CLMP-Mediated Regulation of Intestinal Homeostasis in IBD
Annual rept. 30 Sep 2013-29 Sep 2014
EMORY UNIV ATLANTA GA
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The intestinal mucosa is composed by a single layer of epithelial cells that forms a selective physical barrier allowing the passage of nutrients and solutes while protecting the body against external antigens. The impairment of the intestinal barrier function is well-appreciated to negatively contribute to the pathogenesis of inflammatory bowel disease. Barrier properties are due to intercellular junction proteins and among these proteins are found the members of the Cortical Thymocyte marker in Xenopus CTX family. CAR-Like Membrane Protein CLMP belongs to the CTX family, however, its function in the intestine has been poorly investigated. The global aim of our project is to characterize the role of CLMP in the intestinal mucosal homeostasis and inflammatory diseases. During this first year of the research period, we studied the role of CLMP in intestinal epithelial cell proliferation, migration and barrier function under normal conditions. Our results show that CLMP is concentrated at contacts between adjacent epithelial cells in adult mouse colon and human intestinal epithelial cell lines IECs. CLMP overexpression in IECs decreases cell proliferation and prevents the growth of subcutaneous xenograft tumors in Rag1 -- mice. Interestingly, CLMP overexpression in IECs enhances cell-cell interactions and promotes epithelial wound healing after injury. In contrast, CLMP down-regulation increases cell proliferation and diminishes epithelial barrier function. In conclusion, our findings strongly suggest that CLMP plays a key role in regulation of several aspects of the mucosal epithelial homeostasis including barrier properties, cell proliferation and wound repair.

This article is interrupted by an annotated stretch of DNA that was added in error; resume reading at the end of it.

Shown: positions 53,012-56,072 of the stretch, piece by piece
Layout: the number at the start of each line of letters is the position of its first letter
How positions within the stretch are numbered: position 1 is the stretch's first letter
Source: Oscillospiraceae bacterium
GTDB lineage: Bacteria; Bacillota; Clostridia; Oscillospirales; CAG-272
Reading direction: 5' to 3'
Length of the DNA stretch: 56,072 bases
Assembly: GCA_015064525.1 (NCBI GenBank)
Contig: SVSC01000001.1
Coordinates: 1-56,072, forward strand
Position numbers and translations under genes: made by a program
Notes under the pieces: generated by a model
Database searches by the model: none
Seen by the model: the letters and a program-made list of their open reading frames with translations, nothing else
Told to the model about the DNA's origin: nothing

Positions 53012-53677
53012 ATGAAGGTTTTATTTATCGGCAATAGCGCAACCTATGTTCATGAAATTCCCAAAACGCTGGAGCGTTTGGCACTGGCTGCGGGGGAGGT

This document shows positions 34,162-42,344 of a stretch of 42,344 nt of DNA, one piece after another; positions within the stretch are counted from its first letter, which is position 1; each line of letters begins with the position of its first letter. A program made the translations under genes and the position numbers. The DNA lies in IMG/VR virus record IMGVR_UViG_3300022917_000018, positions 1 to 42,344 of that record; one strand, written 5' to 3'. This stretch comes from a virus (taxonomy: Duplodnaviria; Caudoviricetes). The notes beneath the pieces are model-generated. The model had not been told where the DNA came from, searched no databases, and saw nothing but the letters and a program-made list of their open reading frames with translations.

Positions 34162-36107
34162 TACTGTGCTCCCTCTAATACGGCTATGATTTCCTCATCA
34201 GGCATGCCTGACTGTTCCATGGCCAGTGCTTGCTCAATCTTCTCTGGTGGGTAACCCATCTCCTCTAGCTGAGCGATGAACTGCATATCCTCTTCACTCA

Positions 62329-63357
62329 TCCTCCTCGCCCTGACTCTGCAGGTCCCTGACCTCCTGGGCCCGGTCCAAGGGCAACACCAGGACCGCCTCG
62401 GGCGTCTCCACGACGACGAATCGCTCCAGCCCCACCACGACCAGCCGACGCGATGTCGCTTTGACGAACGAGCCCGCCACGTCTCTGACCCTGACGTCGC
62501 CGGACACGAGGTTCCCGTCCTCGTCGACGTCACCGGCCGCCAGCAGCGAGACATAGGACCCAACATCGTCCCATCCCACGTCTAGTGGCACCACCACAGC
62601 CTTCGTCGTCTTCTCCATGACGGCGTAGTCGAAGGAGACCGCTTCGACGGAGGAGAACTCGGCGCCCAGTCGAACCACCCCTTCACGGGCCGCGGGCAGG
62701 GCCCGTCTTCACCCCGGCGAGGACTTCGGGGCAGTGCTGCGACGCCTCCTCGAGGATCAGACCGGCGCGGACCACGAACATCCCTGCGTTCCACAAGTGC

- Medicine and Medical Research